Wednesday, August 11, 2010

Traditional Liturgical Colors and Church Flowers


This post is in answer to questions about whether at the traditional Latin Mass there are any liturgical norms regarding the color of altar flowers in relation to feast days.

As far as I have been able to ascertain, there are no norms about the color of the flowers. There are, of course, norms specifying the color of the priest's vestment and the altar frontal for the various days of the liturgical year. (The "frontals" are not to be confused with the altar cloths, which rest on top of the altar and drape over the sides. They are always white.)

Therefore, when planning church flowers one needs to take into account how the color or colors of the flowers will look with the colors of the vestment and altar frontal.

There is a good article about liturgical colors for the Mass according to the 1962 Missal here.

The basics are these:
White is for the seasons of Christmas and Easter, the feasts of Our Lord and Our Lady, and the feasts of angels, All Saints, and saints who are not martyrs.

Red is for the feasts of the Precious Blood, the Holy Ghost (e.g. Pentecost), the Holy Cross, apostles and martyrs.

Green is for Sundays and Ferias after Epiphany and after Pentecost.

Violet is for Advent and Lent (when no flowers should be used at all), on Rogation and Ember Days (except those of Pentecost when red is used), and for the season of Septuagesima and Vigils (except those of the Ascension and Pentecost).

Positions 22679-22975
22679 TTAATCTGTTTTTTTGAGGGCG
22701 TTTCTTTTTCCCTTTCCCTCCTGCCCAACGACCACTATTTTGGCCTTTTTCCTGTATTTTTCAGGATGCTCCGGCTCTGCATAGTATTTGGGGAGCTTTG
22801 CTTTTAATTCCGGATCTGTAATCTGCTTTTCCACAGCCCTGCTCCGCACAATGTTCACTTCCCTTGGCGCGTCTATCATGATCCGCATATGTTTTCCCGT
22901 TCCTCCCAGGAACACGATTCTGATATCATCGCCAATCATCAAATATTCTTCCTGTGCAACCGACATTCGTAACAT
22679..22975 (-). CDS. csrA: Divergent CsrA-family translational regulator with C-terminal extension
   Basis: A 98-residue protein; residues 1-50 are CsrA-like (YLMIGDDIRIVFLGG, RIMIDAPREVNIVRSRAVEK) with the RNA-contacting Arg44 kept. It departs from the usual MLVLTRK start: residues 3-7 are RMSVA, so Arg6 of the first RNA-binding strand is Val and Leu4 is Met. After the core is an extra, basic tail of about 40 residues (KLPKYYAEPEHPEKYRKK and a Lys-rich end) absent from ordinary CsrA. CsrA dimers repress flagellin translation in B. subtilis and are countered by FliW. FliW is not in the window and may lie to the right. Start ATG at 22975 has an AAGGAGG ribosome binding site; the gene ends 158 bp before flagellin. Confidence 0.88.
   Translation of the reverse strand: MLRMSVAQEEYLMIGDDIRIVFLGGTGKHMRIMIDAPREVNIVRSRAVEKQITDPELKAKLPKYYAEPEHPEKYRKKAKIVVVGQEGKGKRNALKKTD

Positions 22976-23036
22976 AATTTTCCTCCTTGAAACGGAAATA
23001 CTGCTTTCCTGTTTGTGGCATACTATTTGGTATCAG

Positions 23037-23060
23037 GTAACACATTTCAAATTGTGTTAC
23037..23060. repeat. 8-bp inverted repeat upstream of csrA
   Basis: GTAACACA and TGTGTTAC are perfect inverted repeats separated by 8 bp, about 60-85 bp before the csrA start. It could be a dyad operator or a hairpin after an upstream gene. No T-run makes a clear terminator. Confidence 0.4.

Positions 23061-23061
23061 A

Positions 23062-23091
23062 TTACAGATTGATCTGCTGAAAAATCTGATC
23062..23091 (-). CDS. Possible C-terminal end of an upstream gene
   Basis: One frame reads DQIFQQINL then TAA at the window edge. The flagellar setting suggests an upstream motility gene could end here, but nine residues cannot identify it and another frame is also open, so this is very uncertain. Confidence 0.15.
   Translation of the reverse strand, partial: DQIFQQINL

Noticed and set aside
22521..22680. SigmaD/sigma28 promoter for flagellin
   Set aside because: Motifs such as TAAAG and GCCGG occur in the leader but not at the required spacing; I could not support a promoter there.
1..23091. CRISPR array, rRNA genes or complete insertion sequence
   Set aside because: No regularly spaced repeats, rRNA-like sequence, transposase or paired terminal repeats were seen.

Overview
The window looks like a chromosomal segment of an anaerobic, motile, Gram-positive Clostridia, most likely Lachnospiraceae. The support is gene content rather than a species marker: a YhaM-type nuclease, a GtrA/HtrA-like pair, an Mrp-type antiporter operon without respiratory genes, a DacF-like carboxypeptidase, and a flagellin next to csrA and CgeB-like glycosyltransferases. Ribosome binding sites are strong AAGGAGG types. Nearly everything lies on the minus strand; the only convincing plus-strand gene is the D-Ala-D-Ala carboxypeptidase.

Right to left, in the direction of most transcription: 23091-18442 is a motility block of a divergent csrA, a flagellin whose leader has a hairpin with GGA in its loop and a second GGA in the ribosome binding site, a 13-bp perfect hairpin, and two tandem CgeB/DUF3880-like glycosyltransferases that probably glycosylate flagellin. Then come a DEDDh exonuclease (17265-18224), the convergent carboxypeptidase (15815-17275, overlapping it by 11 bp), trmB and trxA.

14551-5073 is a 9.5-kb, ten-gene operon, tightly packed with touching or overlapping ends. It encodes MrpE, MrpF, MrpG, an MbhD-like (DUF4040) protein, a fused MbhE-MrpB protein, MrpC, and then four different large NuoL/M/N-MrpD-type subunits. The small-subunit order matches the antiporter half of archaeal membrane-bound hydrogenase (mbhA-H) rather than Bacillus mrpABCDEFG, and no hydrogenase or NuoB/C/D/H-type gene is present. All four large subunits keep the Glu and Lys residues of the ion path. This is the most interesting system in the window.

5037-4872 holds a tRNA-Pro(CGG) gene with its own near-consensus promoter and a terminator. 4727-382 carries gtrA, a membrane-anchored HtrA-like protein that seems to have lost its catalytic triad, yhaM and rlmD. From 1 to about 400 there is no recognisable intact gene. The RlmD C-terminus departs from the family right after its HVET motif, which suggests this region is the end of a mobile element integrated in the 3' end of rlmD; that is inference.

Rose instead of violet may be used on Gaudete Sunday (during Advent) and Laetare Sunday (during Lent), and gold or silver and white may be used instead of white when white is prescribed.
Since white is the liturgical color for the feasts of Our Lady, such as the upcoming Solemnity of the Assumption, and the norms permit white to be substituted with gold, or with a combination of silver and white, one needs to check with the sacristan to find out which of these is going to be used and plan accordingly.

Beyond that, the best rule to keep in mind is that of the Ceremonial of Bishops: "The adornment and decor of a church should be such as to make the church a visible sign of love and reverence toward God." (No. 38.)

Image:
Photograph of altar with frontal (probably on Easter), from Sancta Missa.

1 comment:

Marie-Jacqueline said...

Hello everyone,

There were quite a few comments to this post that were accidentally deleted this morning. I just want everyone to know the deletion was not intentional.

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